While there are plenty of risks in the financial world, there is one which poses a greater threat than all others. It has the potential to destroy wealth over a long period and leave even the most cautious, risk averse investor with little to show for a life of hard work. Furthermore, the effect of compounding only exacerbates the problem and it is almost ever-present throughout all of our lives.
The biggest financial risk you will ever face is, of course, inflation. This may come as something of a surprise, since many people may feel that a loss of income, recession or falling asset prices may be more significant risks than inflation. However, with those risks, the likelihood is that in the long run they will cease to exist. In other words, a loss of income is only likely to be temporary, asset prices have nearly always recovered in the long run and recessions give way to economic booms. However, inflation is nearly always in the background, slowly destroying wealth.
Of course, inflation makes investing much more difficult than it otherwise would be. That’s because it makes doing nothing not an option over the long run. For example, many investors are more focused on avoiding losses than on making money from their investments. Therefore, they keep a significant proportion of their wealth in cash at all times, which provides them with a low return on capital but a high degree of certainty regarding a return of capital.
The problem, though, is that most of the time cash returns are lower than inflation. That’s especially the case if cash returns are taxed. This means that over time, the spending power of an investor’s capital declines until eventually, it is almost worthless. Therefore, there is direct cost of being a risk averse investor, since it means that in the long run you are almost guaranteed to lose out. As such, inflation puts pressure on all investors to seek a higher return and this also means that risk is increased.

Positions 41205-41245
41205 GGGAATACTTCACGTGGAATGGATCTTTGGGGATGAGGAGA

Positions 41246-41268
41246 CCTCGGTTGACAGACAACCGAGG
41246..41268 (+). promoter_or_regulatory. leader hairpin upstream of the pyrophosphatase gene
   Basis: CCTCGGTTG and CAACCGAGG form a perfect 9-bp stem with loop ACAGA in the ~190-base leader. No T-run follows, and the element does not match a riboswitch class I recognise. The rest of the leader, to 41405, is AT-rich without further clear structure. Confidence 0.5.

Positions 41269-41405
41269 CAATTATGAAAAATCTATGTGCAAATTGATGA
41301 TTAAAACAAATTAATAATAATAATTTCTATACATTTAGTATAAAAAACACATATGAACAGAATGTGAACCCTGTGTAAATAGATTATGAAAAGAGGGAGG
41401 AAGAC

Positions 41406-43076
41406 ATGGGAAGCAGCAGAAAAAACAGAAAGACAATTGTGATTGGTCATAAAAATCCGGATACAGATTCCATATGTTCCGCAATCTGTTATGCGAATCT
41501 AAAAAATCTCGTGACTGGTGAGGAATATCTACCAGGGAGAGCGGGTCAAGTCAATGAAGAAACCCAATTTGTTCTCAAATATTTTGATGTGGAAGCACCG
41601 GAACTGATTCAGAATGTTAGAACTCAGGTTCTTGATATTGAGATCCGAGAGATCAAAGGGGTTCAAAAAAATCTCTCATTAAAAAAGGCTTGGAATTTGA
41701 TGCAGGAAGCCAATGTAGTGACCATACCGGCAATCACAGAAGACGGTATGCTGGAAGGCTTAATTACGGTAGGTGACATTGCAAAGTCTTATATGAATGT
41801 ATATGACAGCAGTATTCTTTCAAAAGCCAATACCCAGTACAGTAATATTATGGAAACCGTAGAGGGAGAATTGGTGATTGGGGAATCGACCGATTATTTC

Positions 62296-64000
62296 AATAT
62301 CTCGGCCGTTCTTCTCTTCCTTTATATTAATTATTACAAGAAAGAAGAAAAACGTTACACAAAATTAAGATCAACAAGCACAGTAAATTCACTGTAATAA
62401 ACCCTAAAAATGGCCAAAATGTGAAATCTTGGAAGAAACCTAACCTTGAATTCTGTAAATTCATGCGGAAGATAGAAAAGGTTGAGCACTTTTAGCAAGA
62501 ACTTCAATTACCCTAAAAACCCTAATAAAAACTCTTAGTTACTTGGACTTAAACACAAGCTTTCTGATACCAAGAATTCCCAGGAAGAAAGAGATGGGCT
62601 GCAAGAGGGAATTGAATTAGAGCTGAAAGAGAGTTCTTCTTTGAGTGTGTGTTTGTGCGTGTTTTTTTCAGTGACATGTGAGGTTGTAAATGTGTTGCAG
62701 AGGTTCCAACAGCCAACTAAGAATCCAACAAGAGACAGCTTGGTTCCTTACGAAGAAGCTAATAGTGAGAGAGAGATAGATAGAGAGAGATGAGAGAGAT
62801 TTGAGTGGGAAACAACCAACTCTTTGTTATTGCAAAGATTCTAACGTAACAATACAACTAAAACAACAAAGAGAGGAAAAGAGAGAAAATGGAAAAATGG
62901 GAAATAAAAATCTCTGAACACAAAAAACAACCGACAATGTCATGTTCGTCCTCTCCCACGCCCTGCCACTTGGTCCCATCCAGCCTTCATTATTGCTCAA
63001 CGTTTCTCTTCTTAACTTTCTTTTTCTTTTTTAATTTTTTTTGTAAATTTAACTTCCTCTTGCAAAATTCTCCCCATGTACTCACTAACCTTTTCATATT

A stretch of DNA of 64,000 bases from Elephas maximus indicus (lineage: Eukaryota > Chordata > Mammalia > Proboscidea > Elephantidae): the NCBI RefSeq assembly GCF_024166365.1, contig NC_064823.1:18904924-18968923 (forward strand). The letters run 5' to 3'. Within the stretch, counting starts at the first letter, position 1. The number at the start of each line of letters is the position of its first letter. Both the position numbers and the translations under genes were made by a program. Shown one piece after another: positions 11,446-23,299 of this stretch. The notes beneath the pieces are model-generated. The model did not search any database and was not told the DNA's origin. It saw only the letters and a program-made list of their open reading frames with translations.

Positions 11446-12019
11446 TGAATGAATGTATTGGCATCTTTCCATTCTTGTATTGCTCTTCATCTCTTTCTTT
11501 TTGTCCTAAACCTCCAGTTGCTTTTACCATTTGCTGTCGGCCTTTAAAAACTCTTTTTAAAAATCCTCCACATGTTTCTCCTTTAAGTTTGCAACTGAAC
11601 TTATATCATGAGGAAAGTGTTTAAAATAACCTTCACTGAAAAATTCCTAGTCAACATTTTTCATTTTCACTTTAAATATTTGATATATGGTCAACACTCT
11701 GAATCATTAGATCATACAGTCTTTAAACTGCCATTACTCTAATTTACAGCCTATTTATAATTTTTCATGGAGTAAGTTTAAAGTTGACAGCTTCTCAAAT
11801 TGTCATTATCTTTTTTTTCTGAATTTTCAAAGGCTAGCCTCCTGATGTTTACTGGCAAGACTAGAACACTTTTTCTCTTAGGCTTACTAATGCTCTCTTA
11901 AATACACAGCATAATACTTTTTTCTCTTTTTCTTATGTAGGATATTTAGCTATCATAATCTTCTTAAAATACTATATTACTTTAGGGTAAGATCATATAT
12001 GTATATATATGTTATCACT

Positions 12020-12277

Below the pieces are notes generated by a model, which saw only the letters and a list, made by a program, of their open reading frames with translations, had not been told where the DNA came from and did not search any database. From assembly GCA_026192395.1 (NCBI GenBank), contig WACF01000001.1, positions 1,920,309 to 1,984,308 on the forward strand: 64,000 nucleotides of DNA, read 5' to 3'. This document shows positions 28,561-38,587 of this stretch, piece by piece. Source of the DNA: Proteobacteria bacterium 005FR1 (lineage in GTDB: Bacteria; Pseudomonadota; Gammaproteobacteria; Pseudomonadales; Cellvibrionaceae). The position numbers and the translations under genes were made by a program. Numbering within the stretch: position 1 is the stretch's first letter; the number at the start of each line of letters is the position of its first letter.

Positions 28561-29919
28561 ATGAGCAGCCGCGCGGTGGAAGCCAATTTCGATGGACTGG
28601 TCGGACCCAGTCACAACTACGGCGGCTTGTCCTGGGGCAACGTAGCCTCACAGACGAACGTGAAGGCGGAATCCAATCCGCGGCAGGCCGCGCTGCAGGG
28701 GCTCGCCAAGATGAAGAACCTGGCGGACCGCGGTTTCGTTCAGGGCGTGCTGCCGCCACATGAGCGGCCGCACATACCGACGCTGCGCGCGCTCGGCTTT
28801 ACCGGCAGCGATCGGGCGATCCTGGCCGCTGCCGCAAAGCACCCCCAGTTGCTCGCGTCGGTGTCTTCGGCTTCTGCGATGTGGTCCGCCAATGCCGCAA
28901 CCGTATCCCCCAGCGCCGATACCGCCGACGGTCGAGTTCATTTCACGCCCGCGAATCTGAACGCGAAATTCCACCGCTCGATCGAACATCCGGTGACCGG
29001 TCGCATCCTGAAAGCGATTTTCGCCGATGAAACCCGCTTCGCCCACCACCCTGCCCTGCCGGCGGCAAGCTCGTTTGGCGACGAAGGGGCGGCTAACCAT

For example, over a 30 year period where inflation averages 3% per annum, an investment would lose almost 60% of its value. This assumes a zero return on the original investment and serves to show that without taking any risk with their capital, investors are practically guaranteeing that their portfolio will be worth progressively less in real terms in future. Unlike other risks facing investors, inflation tends to last over a long period of time. In fact, it is usually assumed to be a constant feature of the financial world.
Therefore, the best way to combat inflation is to achieve a return in excess of rises in the price level. One simple and straightforward way of doing this is to invest in high quality shares when they trade at fair prices. Often, their yields will be enough to stave off the effects of inflation, while the capital growth can be viewed as an excess return above and beyond that required to maintain the purchasing power of your investment.
Unless a return which at least matches inflation is recorded, in the long run the end point is a loss. As such, beating inflation should be viewed as the priority for all investors in the long run.
This article represents the opinion of the writer, who may disagree with the “official” recommendation position of a Motley Fool premium service or advisor. We’re Motley! Questioning an investing thesis — even one of our own — helps us all think critically about investing and make decisions that help us become smarter, happier, and richer, so we sometimes publish articles that may not be in line with recommendations, rankings or other content.